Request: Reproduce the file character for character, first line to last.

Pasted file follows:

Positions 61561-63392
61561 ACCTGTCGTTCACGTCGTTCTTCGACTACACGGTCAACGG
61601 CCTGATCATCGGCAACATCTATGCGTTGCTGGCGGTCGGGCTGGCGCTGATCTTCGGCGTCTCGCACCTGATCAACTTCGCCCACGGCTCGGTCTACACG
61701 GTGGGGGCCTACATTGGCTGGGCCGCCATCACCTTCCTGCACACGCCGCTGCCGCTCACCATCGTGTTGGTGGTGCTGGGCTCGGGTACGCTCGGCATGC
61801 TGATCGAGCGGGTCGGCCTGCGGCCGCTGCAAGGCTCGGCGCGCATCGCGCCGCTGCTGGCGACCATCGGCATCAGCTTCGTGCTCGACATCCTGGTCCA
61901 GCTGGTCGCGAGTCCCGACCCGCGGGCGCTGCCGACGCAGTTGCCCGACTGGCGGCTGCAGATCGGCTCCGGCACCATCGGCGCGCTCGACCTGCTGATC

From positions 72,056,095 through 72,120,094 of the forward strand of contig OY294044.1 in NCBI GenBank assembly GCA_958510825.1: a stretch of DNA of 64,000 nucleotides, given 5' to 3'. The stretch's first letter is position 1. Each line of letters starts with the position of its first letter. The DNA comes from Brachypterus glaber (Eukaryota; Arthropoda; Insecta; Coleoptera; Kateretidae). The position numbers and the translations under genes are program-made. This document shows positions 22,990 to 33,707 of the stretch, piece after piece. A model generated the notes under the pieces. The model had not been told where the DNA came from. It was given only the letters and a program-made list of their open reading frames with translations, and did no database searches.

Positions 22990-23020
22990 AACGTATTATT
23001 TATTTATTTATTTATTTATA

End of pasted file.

Positions 61561-63392
61561 ACCTGTCGTTCACGTCGTTCTTCGACTACACGGTCAACGG
61601 CCTGATCATCGGCAACATCTATGCGTTGCTGGCGGTCGGGCTGGCGCTGATCTTCGGCGTCTCGCACCTGATCAACTTCGCCCACGGCTCGGTCTACACG
61701 GTGGGGGCCTACATTGGCTGGGCCGCCATCACCTTCCTGCACACGCCGCTGCCGCTCACCATCGTGTTGGTGGTGCTGGGCTCGGGTACGCTCGGCATGC
61801 TGATCGAGCGGGTCGGCCTGCGGCCGCTGCAAGGCTCGGCGCGCATCGCGCCGCTGCTGGCGACCATCGGCATCAGCTTCGTGCTCGACATCCTGGTCCA
61901 GCTGGTCGCGAGTCCCGACCCGCGGGCGCTGCCGACGCAGTTGCCCGACTGGCGGCTGCAGATCGGCTCCGGCACCATCGGCGCGCTCGACCTGCTGATC

From positions 72,056,095 through 72,120,094 of the forward strand of contig OY294044.1 in NCBI GenBank assembly GCA_958510825.1: a stretch of DNA of 64,000 nucleotides, given 5' to 3'. The stretch's first letter is position 1. Each line of letters starts with the position of its first letter. The DNA comes from Brachypterus glaber (Eukaryota; Arthropoda; Insecta; Coleoptera; Kateretidae). The position numbers and the translations under genes are program-made. This document shows positions 22,990 to 33,707 of the stretch, piece after piece. A model generated the notes under the pieces. The model had not been told where the DNA came from. It was given only the letters and a program-made list of their open reading frames with translations, and did no database searches.

Positions 22990-23020
22990 AACGTATTATT
23001 TATTTATTTATTTATTTATA